Mr Noorani came up with an entirely different perspective on the Mujahidin movement of Rai Barelvi. Much against the canonical statements and writings of mainstream Islamic historians and scholars of Darul Uloom Nadwa, Deoband and Ahl-e-Hadith, he arrives at the conclusion that Rai Barelvi’s movement was not aimed at challenging the British imperialism; rather it was an armed militancy against the Sikh community of Punjab. He clearly states in this book that Syed Ahmad or his jihadi faction did not contribute to the freedom movement of India at all.
Maulana Noorani’s conclusion came crashing down the consensus of the authoritative Indian Islamic scholars such as the renowned Islamic historian Maulana Ghulam Rasool Mahr, world-renowned Indian Islamic preacher and Arabic scholar Maulana Abul Hasan Ali Nadwi, Maulana Masood Alam Nadwi, Maulvi Syed Muhammad Ali and several others. Maulana Noorani avers that, “Syed Ahmad Rai Barelvi engaged in the armed jihad against the Sikh adherents. He had the support of the hundreds of mujahideen of India, including various Muslim tribes of Sarhad [border] who came in large numbers to join his movement. They all actively engaged in the jihad led by Syed Ahmad Rai Barelwi with a great zeal and fervour."
Maulana Noorani has enumerated a very interesting story in one place. He wrote that once the close disciples of Syed Ahmad sahib asked him as to why he shifted his attention from his spiritual practices and prayers to the physical jihad. Upon this, Rai Barelvi replied to them with full conviction: "There is no prayer greater than jihad. Therefore, I am fully prepared for the jihad. You too please get ready for that."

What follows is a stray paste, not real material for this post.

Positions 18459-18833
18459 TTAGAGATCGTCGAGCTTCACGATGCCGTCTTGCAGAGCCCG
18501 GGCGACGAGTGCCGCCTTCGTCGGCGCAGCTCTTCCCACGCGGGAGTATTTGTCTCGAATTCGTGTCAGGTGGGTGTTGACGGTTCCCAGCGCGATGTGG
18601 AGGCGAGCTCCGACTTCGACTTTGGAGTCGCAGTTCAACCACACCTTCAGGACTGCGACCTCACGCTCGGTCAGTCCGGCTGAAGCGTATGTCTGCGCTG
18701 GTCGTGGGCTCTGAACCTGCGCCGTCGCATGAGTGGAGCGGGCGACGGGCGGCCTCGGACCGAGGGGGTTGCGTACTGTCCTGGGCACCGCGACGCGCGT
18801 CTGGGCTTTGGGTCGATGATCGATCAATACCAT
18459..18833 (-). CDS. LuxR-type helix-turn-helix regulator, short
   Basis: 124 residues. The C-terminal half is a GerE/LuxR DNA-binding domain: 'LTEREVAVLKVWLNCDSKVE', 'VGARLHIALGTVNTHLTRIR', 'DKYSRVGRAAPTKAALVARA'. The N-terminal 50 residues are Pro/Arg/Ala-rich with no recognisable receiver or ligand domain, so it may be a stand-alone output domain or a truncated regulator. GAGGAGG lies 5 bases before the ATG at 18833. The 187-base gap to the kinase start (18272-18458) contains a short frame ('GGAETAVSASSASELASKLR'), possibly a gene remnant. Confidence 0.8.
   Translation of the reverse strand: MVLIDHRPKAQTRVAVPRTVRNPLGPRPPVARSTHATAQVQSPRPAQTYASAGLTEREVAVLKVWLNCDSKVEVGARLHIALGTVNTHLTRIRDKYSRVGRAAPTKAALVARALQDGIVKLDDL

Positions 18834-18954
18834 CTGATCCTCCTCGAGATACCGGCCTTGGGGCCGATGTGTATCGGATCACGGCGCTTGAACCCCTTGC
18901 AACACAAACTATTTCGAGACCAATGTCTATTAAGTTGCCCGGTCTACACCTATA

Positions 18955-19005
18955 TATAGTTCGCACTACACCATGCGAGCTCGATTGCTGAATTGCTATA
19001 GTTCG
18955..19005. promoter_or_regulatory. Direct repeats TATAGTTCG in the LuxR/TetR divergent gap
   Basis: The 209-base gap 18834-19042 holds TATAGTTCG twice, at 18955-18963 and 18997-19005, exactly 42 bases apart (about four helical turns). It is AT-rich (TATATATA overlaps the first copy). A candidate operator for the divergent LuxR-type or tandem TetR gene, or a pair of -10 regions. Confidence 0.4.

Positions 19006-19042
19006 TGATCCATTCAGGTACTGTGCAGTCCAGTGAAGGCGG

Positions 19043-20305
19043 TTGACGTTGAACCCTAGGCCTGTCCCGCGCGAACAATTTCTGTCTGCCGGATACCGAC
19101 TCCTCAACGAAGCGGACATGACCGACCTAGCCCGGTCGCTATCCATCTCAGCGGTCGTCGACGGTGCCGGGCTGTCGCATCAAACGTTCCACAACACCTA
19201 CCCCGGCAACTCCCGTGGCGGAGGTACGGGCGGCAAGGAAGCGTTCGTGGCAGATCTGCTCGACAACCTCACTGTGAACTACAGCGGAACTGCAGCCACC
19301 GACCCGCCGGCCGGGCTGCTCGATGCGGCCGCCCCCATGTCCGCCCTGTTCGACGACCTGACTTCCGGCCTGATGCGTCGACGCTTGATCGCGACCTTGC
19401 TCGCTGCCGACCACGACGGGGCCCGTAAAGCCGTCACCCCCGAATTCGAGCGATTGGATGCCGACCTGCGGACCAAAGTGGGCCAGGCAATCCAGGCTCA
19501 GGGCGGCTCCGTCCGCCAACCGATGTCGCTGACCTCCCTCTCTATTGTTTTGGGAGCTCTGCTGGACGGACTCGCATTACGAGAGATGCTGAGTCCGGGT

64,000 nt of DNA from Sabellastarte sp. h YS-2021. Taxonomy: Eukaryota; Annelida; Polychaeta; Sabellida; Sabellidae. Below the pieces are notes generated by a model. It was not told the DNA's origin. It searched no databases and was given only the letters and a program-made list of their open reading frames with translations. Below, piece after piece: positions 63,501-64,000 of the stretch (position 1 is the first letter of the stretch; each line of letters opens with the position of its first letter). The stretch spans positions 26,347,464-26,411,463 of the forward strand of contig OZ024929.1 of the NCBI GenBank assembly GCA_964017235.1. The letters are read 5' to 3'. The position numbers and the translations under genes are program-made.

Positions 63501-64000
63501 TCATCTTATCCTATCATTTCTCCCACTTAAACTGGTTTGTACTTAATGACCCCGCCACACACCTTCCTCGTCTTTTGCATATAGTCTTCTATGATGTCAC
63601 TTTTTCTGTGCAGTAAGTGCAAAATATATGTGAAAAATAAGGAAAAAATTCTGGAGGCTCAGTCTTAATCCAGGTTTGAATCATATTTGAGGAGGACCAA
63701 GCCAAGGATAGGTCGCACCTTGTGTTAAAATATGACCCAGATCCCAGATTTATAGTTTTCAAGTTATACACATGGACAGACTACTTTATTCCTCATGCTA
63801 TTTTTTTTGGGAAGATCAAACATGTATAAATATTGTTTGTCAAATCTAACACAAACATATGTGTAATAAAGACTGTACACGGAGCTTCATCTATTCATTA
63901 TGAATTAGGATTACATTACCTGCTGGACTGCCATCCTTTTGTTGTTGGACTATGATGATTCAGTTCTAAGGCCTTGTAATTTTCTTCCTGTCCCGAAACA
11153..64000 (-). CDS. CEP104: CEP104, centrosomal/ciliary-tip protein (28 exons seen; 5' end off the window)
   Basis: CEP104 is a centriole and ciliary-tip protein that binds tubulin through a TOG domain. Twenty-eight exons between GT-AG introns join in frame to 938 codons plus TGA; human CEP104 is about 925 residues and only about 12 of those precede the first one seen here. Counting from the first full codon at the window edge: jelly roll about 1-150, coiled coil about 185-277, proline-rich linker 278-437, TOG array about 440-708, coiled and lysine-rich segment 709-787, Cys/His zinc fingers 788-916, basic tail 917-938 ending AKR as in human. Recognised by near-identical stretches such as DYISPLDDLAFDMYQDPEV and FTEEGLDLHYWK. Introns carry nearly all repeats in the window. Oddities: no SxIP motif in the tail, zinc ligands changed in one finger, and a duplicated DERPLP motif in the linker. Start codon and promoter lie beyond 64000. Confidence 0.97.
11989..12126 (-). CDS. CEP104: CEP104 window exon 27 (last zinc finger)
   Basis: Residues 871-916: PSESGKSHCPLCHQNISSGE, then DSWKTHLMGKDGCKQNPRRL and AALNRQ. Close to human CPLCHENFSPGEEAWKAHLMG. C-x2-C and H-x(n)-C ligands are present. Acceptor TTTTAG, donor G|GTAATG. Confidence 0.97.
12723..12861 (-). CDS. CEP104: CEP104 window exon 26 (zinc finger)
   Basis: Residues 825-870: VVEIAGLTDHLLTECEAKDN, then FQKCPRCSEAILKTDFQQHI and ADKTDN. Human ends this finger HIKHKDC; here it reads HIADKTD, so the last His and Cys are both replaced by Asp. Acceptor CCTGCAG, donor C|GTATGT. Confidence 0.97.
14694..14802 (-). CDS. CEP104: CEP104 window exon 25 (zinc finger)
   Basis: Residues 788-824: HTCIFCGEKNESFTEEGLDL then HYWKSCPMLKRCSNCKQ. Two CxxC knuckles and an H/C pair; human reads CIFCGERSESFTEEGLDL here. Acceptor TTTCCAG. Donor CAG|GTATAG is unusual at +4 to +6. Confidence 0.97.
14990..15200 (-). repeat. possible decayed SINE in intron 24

According to the Pakistani Studies text book which is taught in Class Nine, Rai Barelvi’s Mujahidin movement was started against the Sikh community. He came to Sindh in 1826 and sought to help Syed Sibghatullah Shah who sent a strong contingent of staunch followers called “Hurs”.
The book continues: “Syed Ahmed Shaheed left his family under the protection of Pir Pagara and proceeded towards Jihad without any worry about his family. He reached Nowshehra after passing through Afghanistan, the Khyber Pass and Peshawar in December 1826 and made it his headquarter. The first battle against the Sikhs was fought on December 21, 1826 near Akora. The Sikhs were defeated. The second battle was fought at Hazro. It was also won by the Muslims. These victories inspired a number of Pathan tribes to join Jihad Movement. The number of Mujahideen rose to 80,000. Syed Ahmed Shaheed Barelvi was given the status of 'Amir-ul-Momineen'. Islamic laws were enforced in the area which was controlled by Syed Ahmed Shaheed Barelvi”.
The author is a writer and scholar of comparative religion. Write to him at email@example.com